President Robert Mugabe stunned Zimbabwe on Sunday by making no mention of resignation in a television address, defying his own ZANU-PF party, which had sacked him hours earlier, and hundreds of thousands of protesters who had already hailed his downfall.
Two sources – one a senior member of the government, the other familiar with talks with leaders of the military – had told Reuters Mugabe would announce his resignation to the nation after ZANU-PF dismissed him as its leader in a move precipitated by an army takeover four days earlier.
But in the speech from his State House office, sitting alongside a row of generals, Mugabe acknowledged criticisms from ZANU-PF, the military and the public but made no mention of his own position.
Instead, he said the events of the week were not “a challenge to my authority as head of state and government”, and pledged to preside over the congress scheduled for next month.
Opposition leader Morgan Tsvangirai was dumbstruck.
“I am baffled. It’s not just me, it’s the whole nation. He’s playing a game,” he told Reuters. “He is trying to manipulate everyone. He has let the whole nation down.”
ZANU-PF had given the 93-year-old, who has led his country since independence in 1980, less than 24 hours to quit as head of state or face impeachment, an attempt to secure a peaceful end to his tenure after a de facto military coup.
Chris Mutsvangwa, the leader of the liberation war veterans who have been spearheading an 18-month campaign to oust Mugabe, said plans to impeach him in parliament, which next sits on Tuesday, would now go ahead, and that there would be mass protests on Wednesday.
He also implied that Mugabe, who spoke with a firm voice but occasionally lost his way in his script during the 20-minute address, was not aware of what had happened just hours earlier.
“BLIND OR DEAF”
“Either somebody within ZANU-PF didn’t tell him what had happened within his own party, so he went and addressed that meeting oblivious, or (he was) blind or deaf to what his party has told him,” Mutsvangwa said.
ZANU-PF’s central committee had earlier named Emmerson Mnangagwa as its new leader. It was Mugabe’s sacking of Mnangagwa as his vice-president – to pave the way for his wife Grace to succeed him – that triggered the army’s intervention.
On Saturday, hundreds of thousands had taken to the streets of the capital Harare to celebrate Mugabe’s expected downfall and hail a new era for their country.
In jubilant scenes, men, women and children ran alongside armoured cars and the troops who stepped in to target what the army called “criminals” in Mugabe’s inner circle.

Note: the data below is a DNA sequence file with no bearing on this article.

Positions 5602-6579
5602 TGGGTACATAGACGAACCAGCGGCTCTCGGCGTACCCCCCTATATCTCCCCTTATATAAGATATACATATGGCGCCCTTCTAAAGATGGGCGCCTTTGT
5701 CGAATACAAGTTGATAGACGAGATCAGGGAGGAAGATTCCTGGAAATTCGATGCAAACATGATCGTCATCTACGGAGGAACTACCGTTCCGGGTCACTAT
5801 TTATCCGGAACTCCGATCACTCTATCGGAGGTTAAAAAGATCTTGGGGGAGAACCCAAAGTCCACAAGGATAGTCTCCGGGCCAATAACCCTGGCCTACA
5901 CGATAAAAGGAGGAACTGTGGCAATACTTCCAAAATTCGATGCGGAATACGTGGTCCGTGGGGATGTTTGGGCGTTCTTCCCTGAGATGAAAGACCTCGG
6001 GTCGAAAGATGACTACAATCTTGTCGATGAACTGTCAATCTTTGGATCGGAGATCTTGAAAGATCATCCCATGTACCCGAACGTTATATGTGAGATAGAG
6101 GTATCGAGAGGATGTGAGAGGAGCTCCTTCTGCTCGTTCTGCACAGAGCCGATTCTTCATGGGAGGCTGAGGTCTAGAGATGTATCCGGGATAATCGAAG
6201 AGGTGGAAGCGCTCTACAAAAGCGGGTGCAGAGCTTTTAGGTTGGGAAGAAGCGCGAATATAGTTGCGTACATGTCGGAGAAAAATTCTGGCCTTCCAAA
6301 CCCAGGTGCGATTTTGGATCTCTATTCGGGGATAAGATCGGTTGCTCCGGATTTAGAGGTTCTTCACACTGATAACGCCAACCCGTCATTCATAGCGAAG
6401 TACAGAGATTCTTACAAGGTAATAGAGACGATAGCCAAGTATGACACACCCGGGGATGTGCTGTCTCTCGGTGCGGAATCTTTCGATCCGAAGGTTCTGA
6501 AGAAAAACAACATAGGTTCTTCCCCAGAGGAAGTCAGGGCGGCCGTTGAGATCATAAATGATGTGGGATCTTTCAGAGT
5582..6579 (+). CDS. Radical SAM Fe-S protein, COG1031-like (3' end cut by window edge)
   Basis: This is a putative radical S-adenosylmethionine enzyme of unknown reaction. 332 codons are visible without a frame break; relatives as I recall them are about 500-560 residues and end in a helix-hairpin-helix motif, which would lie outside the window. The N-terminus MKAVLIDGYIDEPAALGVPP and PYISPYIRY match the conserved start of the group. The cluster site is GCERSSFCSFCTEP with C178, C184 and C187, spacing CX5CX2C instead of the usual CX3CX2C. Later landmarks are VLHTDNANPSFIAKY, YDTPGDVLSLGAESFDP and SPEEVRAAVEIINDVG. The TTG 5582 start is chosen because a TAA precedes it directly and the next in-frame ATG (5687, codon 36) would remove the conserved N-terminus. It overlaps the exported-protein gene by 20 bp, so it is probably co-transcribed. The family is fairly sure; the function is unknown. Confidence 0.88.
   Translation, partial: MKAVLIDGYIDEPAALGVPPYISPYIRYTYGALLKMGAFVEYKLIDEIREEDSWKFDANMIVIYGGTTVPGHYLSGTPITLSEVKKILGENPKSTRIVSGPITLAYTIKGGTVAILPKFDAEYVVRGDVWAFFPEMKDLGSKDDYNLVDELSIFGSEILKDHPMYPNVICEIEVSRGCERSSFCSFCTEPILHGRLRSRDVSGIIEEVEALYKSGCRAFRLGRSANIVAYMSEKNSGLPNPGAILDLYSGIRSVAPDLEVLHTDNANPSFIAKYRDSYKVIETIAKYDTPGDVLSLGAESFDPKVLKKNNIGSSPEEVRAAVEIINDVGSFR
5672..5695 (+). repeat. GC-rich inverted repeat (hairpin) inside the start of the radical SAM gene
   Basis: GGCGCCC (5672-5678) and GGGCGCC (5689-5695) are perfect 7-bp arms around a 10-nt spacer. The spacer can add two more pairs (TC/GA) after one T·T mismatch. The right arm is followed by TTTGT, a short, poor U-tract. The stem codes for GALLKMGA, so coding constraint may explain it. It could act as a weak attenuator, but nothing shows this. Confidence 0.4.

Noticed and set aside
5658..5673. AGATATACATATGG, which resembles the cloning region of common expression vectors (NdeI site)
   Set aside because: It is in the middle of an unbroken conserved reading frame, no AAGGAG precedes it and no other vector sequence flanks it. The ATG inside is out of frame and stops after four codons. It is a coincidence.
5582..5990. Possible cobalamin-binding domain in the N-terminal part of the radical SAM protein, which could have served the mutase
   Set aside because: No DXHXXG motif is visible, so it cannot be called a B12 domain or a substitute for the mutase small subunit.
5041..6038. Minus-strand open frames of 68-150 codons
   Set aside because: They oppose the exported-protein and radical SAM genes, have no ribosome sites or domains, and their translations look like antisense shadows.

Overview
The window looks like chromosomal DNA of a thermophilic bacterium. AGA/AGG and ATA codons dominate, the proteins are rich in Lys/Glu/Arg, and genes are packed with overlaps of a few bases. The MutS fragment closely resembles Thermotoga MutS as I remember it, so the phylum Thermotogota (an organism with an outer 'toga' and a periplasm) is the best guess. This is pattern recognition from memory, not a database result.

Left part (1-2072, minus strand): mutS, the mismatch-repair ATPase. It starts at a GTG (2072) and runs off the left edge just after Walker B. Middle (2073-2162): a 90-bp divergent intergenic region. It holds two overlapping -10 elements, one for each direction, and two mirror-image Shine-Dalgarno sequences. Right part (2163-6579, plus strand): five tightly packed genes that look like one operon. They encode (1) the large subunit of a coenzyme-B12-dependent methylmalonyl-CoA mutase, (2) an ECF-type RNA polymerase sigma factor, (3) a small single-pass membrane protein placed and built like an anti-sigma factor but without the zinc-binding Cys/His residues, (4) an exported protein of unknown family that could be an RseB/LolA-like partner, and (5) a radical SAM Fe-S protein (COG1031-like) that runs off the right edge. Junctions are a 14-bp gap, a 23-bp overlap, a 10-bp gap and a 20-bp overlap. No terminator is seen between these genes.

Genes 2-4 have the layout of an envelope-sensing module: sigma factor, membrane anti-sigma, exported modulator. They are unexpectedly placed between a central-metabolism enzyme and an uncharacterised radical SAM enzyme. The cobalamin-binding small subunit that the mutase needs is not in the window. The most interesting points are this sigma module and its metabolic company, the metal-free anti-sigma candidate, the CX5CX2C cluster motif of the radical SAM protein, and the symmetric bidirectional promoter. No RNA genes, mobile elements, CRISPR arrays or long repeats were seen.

Many heralded a “second liberation” and spoke of their dreams for political and economic change after two decades of deepening repression and hardship.
They, like the more than 3 million Zimbabweans who have emigrated to neighbouring South Africa in search of a better life, are likely to be bitterly disappointed by Mugabe’s defiance.
Speaking from a secret location in South Africa, his nephew, Patrick Zhuwao, had told Reuters that Mugabe and his wife were “ready to die for what is correct” rather than step down in order to legitimise what he described as a coup.
Zhuwao, who was also sanctioned by ZANU-PF, did not answer his phone on Sunday. However, Mugabe’s son Chatunga railed against those who had pushed out his father.
“You can’t fire a Revolutionary leader!” he wrote on this Facebook page. “ZANU-PF is nothing without President Mugabe.”
The huge crowds in Harare have given a quasi-democratic veneer to the army’s intervention, backing its assertion that it is merely effecting a constitutional transfer of power, rather than a plain coup, which would risk a diplomatic backlash.
But some of Mugabe’s opponents are uneasy about the prominent role played by the military, and fear Zimbabwe might be swapping one army-backed autocrat for another, rather than allowing the people to choose their next leader.
“The real danger of the current situation is that, having got their new preferred candidate into State House, the military will want to keep him or her there, no matter what the electorate wills,” former education minister David Coltart said.
The United States, a longtime Mugabe critic, said it was looking forward to a new era in Zimbabwe, while President Ian Khama of neighbouring Botswana said Mugabe had no diplomatic support in the region and should resign at once.
Besides changing its leadership, ZANU-PF said it wanted to change the constitution to reduce the power of the president, a possible sign of a desire to move towards a more pluralistic and inclusive political system.
However, Mnangagwa’s history as state security chief during the so-called Gukurahundi crackdown, when an estimated 20,000 people were killed by the North Korean-trained Fifth Brigade in Matabeleland in the early 1980s, suggested that quick, sweeping change was unlikely.
“The deep state that engineered this change of leadership will remain, thwarting any real democratic reform,” said Miles Tendi, a Zimbabwean academic at Oxford University.
Writing by Ed Cropley and Ed Stoddard; Editing by Kevin Liffey